I feel like all I'm doing is feeding these varmints enough to proliferate and make more of themselves since all I do is lay out peanuts, sunflower seeds, bird seed, peanut butter, etc but never catch anything or find any kills.
Both of the local big box stores list electronic rat traps to zap/fry the animal but that's another $45-$50...and I've already spent well over that!
 
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Old 07-22-11, 07:45 AM
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Yep, a regular mouse trap tied to something heavy is all I use.
 
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Old 07-22-11, 12:32 PM
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Even if the mouse trap is not strong enough to retain the animal it's snapping shut should be strong enough to do serious harm to a little chipmunk. Even if he gets away he probably will not live long with injuries. Because of their smaller size I suspect a mouse trap can slam shut faster than a larger rat trap increasing the likelihood catching the bugger.
 
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Old 07-22-11, 12:36 PM
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Well....ever feel like adopting a cat? Or a little terrier? They call them rat terriers for a reason.
 
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Old 07-27-11, 11:48 AM
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We HAVE a terrier- a Decker Terrier that goes nuts when he even sees birds or critters out in the yard. But he's trained not to go in or near the landscaping since he dug it up when he was a pup & I corrected that behavior.
And I bought (yet another) set of mousetraps and set them all around the holes in our landscape & secured them to rebar that I staked in the ground....the next day they were snapped but no critters.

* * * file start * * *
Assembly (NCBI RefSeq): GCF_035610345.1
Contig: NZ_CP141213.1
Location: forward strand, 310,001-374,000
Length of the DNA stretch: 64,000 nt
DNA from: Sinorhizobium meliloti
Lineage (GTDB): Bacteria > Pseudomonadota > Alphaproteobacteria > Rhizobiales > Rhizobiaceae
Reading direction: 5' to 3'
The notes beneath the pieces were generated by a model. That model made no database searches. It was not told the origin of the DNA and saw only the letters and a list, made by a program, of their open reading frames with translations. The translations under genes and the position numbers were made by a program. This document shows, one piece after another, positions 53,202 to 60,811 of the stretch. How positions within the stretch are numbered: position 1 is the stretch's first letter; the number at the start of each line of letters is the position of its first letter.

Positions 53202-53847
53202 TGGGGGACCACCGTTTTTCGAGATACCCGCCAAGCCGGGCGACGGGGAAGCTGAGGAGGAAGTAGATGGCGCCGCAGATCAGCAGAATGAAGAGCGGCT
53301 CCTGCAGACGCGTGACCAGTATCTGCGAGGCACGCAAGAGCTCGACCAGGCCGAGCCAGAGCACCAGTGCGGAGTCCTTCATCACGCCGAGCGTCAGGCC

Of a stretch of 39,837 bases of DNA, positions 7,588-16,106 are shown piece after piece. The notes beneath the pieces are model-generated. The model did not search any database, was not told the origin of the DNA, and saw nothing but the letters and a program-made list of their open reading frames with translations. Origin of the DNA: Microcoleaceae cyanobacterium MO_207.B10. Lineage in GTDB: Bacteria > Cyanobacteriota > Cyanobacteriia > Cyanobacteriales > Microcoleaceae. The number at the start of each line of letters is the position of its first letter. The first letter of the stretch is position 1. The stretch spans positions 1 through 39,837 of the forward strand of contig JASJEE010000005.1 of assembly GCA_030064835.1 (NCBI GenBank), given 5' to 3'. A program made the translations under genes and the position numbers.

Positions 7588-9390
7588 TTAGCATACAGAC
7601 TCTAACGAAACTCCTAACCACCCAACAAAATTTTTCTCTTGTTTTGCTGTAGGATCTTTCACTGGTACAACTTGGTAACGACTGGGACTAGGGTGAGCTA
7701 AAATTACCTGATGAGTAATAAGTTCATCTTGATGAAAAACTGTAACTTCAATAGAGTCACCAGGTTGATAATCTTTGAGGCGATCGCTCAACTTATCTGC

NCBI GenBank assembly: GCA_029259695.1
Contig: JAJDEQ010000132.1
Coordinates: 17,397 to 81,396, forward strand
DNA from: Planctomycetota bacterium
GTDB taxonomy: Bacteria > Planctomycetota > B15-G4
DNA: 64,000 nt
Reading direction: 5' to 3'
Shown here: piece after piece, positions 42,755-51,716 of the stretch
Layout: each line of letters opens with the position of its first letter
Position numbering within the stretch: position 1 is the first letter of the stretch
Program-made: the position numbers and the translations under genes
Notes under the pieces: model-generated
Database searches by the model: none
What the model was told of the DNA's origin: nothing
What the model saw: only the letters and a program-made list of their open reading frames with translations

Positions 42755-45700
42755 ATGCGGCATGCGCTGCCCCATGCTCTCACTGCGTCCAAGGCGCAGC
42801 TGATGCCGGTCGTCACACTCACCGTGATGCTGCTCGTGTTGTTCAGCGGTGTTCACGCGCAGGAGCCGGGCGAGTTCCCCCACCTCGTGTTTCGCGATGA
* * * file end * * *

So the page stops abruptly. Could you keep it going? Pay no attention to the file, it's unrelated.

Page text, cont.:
So- having spent enough time & money on all other ideas- I went to an auto parts store and bought some (exhaust) flex pipe and connected it to my mower exhaust. Then I filled in all of the holes except one, which is where I stuck the business end of the flex pipe and left the mower running for 25 minutes during the hottest part of a
96-degree day when I hoped they'd be staying cool in their tunnels. No sign of them since. But I should have shielded my holly bushes from the direct heat from my (air cooled) mower engine- killed the leaves off half of two shrubs immediately...they should fill back in next year. At least it was successful.
Thanks to all anyway who offered some input.
 
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Old 07-27-11, 11:54 AM
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Never thought of engine exhaust, I have gophers in my yard....
 
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Old 07-29-11, 03:16 PM
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if I could have gotten my car backed up to this area of my yard I would have used that instead of my mower, but landscaping prevented me from getting it there. The mower worked out anyway- I spent less $ on the pipe since I didn't have to get a bigger size to match the car tailpipe.
 
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Old 07-30-11, 04:38 AM
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the idea of expanding the trigger is for rat traps (snap traps). You want to increase/expand the trigger size with a coffee can lid so that the edge of the lid extends to the edge of the wooden trap. That way if a small rodent steps on the expanded trigger, it will set off immediately and catch the rodent while still at the edge, as opposed to going overtop of it and simply giving it an earache and near death experience.